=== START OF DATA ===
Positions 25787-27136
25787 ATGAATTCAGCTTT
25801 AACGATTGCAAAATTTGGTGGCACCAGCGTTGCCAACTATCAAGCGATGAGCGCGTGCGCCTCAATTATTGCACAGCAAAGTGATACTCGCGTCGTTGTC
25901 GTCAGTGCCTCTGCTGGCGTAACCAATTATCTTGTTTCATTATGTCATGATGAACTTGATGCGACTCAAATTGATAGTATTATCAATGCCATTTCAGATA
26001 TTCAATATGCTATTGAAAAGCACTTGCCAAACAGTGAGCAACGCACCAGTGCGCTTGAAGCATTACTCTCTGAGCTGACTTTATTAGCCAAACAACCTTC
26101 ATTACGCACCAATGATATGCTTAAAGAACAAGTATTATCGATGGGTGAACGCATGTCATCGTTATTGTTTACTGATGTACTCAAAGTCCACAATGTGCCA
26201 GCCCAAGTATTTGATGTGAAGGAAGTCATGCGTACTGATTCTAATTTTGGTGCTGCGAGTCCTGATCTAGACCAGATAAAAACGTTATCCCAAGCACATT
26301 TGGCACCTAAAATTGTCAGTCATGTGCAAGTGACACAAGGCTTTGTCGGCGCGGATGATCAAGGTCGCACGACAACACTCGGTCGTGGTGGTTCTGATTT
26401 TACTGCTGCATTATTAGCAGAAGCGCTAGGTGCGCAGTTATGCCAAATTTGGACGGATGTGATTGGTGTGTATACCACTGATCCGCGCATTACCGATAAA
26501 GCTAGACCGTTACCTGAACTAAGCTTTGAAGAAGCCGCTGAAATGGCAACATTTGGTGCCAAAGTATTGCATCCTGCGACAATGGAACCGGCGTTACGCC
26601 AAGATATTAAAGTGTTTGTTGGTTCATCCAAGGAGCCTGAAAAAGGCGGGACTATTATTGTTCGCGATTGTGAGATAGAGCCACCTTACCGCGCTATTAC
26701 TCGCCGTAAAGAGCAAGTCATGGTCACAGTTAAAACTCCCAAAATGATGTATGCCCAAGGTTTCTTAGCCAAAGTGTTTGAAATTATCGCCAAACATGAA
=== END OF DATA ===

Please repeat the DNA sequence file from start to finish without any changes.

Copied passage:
Positions 25787-27136
25787 ATGAATTCAGCTTT
25801 AACGATTGCAAAATTTGGTGGCACCAGCGTTGCCAACTATCAAGCGATGAGCGCGTGCGCCTCAATTATTGCACAGCAAAGTGATACTCGCGTCGTTGTC
25901 GTCAGTGCCTCTGCTGGCGTAACCAATTATCTTGTTTCATTATGTCATGATGAACTTGATGCGACTCAAATTGATAGTATTATCAATGCCATTTCAGATA
26001 TTCAATATGCTATTGAAAAGCACTTGCCAAACAGTGAGCAACGCACCAGTGCGCTTGAAGCATTACTCTCTGAGCTGACTTTATTAGCCAAACAACCTTC
26101 ATTACGCACCAATGATATGCTTAAAGAACAAGTATTATCGATGGGTGAACGCATGTCATCGTTATTGTTTACTGATGTACTCAAAGTCCACAATGTGCCA
26201 GCCCAAGTATTTGATGTGAAGGAAGTCATGCGTACTGATTCTAATTTTGGTGCTGCGAGTCCTGATCTAGACCAGATAAAAACGTTATCCCAAGCACATT
26301 TGGCACCTAAAATTGTCAGTCATGTGCAAGTGACACAAGGCTTTGTCGGCGCGGATGATCAAGGTCGCACGACAACACTCGGTCGTGGTGGTTCTGATTT
26401 TACTGCTGCATTATTAGCAGAAGCGCTAGGTGCGCAGTTATGCCAAATTTGGACGGATGTGATTGGTGTGTATACCACTGATCCGCGCATTACCGATAAA
26501 GCTAGACCGTTACCTGAACTAAGCTTTGAAGAAGCCGCTGAAATGGCAACATTTGGTGCCAAAGTATTGCATCCTGCGACAATGGAACCGGCGTTACGCC
26601 AAGATATTAAAGTGTTTGTTGGTTCATCCAAGGAGCCTGAAAAAGGCGGGACTATTATTGTTCGCGATTGTGAGATAGAGCCACCTTACCGCGCTATTAC
26701 TCGCCGTAAAGAGCAAGTCATGGTCACAGTTAAAACTCCCAAAATGATGTATGCCCAAGGTTTCTTAGCCAAAGTGTTTGAAATTATCGCCAAACATGAA